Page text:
Shows and Attractions, World Music and Jazz
Exploring the limitless possibilities of the traditional Japanese drum, the taiko, Kodo is forging new directions for a vibrant living art-form. In Japanese the word “Kodo” conveys two meanings: Firstly, “heartbeat,” the primal source of all rhythm. The sound of the great taiko is said to resemble a mother’s heartbeat as felt in the womb, and it is no myth that babies are often lulled asleep by its thunderous vibrations. Secondly, read in a diﬀerent way, the word can mean “children of the drum,” a reﬂection of Kodo’s desire to play the drums simply, with the heart of a child. Since the group’s debut at the Berlin Festival in 1981, Kodo has given over 3700 performances on all ﬁve continents, spending about a third of the year overseas, a third touring in Japan and a third rehearsing and preparing new material on Sado Island.
In 1971, a handful of young men and women gathered on Sado Island to establish Sado no Kuni Ondekoza, a group that provided Japanese youth a way to learn traditional Japanese performing arts and craft. In order to support the group ﬁnancially, the original Ondekoza members began to study and perform taiko, eventually taking the sound of the drum around the globe on world tours. Members lived communally in an abandoned elementary school and spent much of their time practicing the taiko and training to run marathons. After debuting internationally in 1975, Ondekoza emerged as a professional performance group that became highly acclaimed among European and North American audiences.
As time went by, many of the members began to feel that the philosophy and goals of Ondekoza leader Tagayasu Den no longer reﬂected those of the group. Eventually Mr. Den left Sado, taking the name Ondekoza with him. The members who remained on Sado reorganized and founded Kodo in 1981. Although performances became the primary focus of Kodo’s activities, the initial dream to establish a centre to study Japanese traditional performing arts and crafts has never been forgotten. The ﬁrst leader of Kodo, Toshio Kawauchi, envisioned “Kodo Village,” a creative space where Kodo members could explore new possibilities and interact with artists from around the world. In 1984, the One Earth Tour became the ongoing banner for Kodo’s mission of bringing the sound of the taiko to the ears of the
world, and in 1988 the dream of Kodo Village became a reality.
As the number of concerts increased, both domestic and international performances received the highest acclaim. More members with a background in music joined the group, and events such as “Earth Celebration” enabled more exchange with other cultures and musical genres. As taiko culture spreads internationally, Kodo emerged as an authority in the ﬁeld and solidiﬁed its identity as a musical performance group. In 1997, the Kodo Cultural Foundation was established to facilitate more educational and outreach programs.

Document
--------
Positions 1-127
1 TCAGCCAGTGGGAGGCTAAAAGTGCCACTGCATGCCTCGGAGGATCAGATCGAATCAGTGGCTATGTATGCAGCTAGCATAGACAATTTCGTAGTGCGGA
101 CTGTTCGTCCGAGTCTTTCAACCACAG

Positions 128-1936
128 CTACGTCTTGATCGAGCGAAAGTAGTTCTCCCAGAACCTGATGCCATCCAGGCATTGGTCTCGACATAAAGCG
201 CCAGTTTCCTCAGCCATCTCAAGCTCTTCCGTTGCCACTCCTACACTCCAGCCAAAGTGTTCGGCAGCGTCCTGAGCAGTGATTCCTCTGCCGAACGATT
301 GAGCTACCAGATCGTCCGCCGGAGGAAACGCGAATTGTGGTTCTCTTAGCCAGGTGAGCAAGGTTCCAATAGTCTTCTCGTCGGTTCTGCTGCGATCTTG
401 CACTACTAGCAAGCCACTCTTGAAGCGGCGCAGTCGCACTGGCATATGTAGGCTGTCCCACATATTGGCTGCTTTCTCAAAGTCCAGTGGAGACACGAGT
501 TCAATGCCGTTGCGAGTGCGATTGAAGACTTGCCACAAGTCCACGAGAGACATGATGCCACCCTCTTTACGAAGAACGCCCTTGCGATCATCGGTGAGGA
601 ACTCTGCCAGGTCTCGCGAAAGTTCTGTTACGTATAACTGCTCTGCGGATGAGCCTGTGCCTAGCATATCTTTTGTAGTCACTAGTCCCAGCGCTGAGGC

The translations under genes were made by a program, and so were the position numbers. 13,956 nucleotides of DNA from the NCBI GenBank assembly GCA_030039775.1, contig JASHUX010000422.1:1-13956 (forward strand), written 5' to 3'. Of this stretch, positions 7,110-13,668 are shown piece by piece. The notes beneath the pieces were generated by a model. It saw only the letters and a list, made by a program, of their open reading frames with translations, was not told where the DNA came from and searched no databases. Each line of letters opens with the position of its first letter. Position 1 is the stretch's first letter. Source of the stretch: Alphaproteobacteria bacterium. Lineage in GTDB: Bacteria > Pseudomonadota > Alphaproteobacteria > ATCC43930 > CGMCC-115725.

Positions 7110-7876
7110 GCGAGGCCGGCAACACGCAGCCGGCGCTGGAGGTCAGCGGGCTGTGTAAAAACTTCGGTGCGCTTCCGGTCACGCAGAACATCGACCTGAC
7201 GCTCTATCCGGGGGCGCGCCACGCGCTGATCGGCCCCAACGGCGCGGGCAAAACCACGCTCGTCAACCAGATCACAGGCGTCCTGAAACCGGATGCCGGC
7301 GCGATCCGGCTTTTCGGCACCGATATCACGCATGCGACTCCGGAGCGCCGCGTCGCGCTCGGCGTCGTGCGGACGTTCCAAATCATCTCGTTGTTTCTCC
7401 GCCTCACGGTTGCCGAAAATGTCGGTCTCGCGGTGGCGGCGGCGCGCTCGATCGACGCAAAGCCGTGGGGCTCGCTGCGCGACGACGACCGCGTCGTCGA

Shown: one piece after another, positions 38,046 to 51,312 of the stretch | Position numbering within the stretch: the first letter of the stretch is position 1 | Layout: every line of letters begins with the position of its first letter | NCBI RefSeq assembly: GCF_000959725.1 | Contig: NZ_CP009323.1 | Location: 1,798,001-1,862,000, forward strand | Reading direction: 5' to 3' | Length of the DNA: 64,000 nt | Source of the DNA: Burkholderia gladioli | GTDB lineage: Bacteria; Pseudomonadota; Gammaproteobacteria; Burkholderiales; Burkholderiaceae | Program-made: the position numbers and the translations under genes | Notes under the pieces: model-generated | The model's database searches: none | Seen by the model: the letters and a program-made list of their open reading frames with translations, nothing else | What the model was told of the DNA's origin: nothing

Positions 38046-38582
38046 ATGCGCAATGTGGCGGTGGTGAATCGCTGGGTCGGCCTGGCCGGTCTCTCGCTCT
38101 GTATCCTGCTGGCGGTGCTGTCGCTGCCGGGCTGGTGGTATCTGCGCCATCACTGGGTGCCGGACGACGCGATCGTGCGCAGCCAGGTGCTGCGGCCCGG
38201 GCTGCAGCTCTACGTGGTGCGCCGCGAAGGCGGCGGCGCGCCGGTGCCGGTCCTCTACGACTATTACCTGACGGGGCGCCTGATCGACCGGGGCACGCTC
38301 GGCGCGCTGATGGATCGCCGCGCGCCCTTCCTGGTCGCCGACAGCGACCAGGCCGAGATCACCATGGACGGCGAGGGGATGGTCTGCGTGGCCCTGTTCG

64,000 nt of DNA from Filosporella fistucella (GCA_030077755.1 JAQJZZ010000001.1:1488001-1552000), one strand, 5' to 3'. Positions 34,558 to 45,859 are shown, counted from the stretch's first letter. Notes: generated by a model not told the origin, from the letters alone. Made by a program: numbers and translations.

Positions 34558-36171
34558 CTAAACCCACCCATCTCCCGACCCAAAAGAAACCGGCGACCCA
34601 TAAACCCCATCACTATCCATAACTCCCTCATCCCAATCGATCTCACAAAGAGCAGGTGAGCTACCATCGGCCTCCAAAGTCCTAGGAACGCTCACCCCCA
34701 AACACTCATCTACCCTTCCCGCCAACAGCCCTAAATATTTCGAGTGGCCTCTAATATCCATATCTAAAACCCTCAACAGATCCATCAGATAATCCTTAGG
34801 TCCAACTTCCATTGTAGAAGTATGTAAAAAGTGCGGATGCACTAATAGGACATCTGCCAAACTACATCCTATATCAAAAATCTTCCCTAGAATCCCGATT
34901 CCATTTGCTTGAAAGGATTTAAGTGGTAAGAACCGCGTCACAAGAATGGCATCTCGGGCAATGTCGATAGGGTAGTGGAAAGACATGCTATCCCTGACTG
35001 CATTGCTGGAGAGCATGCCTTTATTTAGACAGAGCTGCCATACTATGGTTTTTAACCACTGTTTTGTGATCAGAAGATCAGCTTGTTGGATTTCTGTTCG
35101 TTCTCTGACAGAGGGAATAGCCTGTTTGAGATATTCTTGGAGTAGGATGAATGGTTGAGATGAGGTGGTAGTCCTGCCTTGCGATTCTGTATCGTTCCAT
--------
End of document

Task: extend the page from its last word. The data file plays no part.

Kodo in the New Millennium
Looking for new ways to explore the profound subtleties of taiko, Kodo begins to explore richer levels of stage expression. The Kodo Cultural Foundation supports both local and international activities through social-education and outreach projects designed to give back to local communities. In 2011, Kodo celebrated its milestone 30th anniversary with a special commemorative tour throughout Japan, North America and Europe. In 2012, Kodo invited Kabuki luminary Tamasaburo Bando to become its artistic director.
Tamasaburo Bando, Artistic Director
Tamasaburo Bando is a leading Kabuki actor, and the most popular and celebrated onnagata (actor specializing in female roles) currently on stage. He has demonstrated his profound aesthetic across numerous platforms, receiving the highest acclaim for his many artistic endeavors. His artistic direction of productions such as “Romeo & Juliet” and “Kaijin Besso” garnered numerous accolades, while as a movie director he shined in ﬁlms such as “Gekashitsu,” “Yume no Onna,” and “Tenshu Monogatari,” which caused a splash in the arts world. In April 2012, Bando assumed the position of Kodo’s artistic director. In September 2012, he was recognized as an Important Intangible Cultural Property Holder (“Living National Treasure”) and in 2013 he was decorated with the highest honor of France’s Order of Arts and Letters, Commander.
Tamasaburo Bando & Kodo
In November 2003, the ﬁrst Kodo performance directed by Tamasaburo Bando, “Kodo One Earth Tour Special,” was held. The production was created over the course of two years with Bando making ﬁve visits to Sado Island for rehearsals. In 2006, the ﬁrst on-stage collaboration between Tamasaburo Bando and Kodo was realized in “Amaterasu,” a musical dance play based on a Japanese myth of the same name. It featured Bando as the sun goddess Amaterasu and Kodo as the gods of the story who express themselves through music and dance. This performance was a catalyst for Kodo to break new ground in taiko expression. In August 2007, encore performances were held at Kabukiza Theater in Tokyo. 2009 marked the debut performances of Kodo “Dadan,” a production that boldly portrays the essence of drumming. In February 2012, four days of sold-out “Dadan” performances took place at Théâtre du Châtelet in Paris, France. In May 2012, Bando’s ﬁrst production as Kodo’s artistic director,“ Kodo One Earth Tour: Legend,” premiered. In 2013, a restyled “Amaterasu” production was performed in Tokyo, Fukuoka, and Kyoto. In November 2013, Bando’s second production, “Kodo One Earth Tour: Mystery,”
The Building Blocks of Kodo Performances
There are three principal elements that make up a Kodo performance. The ﬁrst is based upon traditional folk arts, learned from local practitioners throughout Japan. Our intention is not simply to replicate these historical arts; Instead, by reinterpreting and rearranging them for the stage, we strive to capture their universal spirit and energy as they ﬁlter through our bodies. Art forms rooted in the earth are developed through intimate relationships both between people and their art as well as between art and nature. Therein lie invaluable treasures rich with insights for people living in a bewildering age.
The second element of our performances is made up of compositions by Kodo’s friends and mentors. These include composers Maki Ishii and Shinichiro Ikebe, Kabuki musicians Roetsu Tosha and Kiyohiko Semba, and jazz pianist Yosuke Yamashita.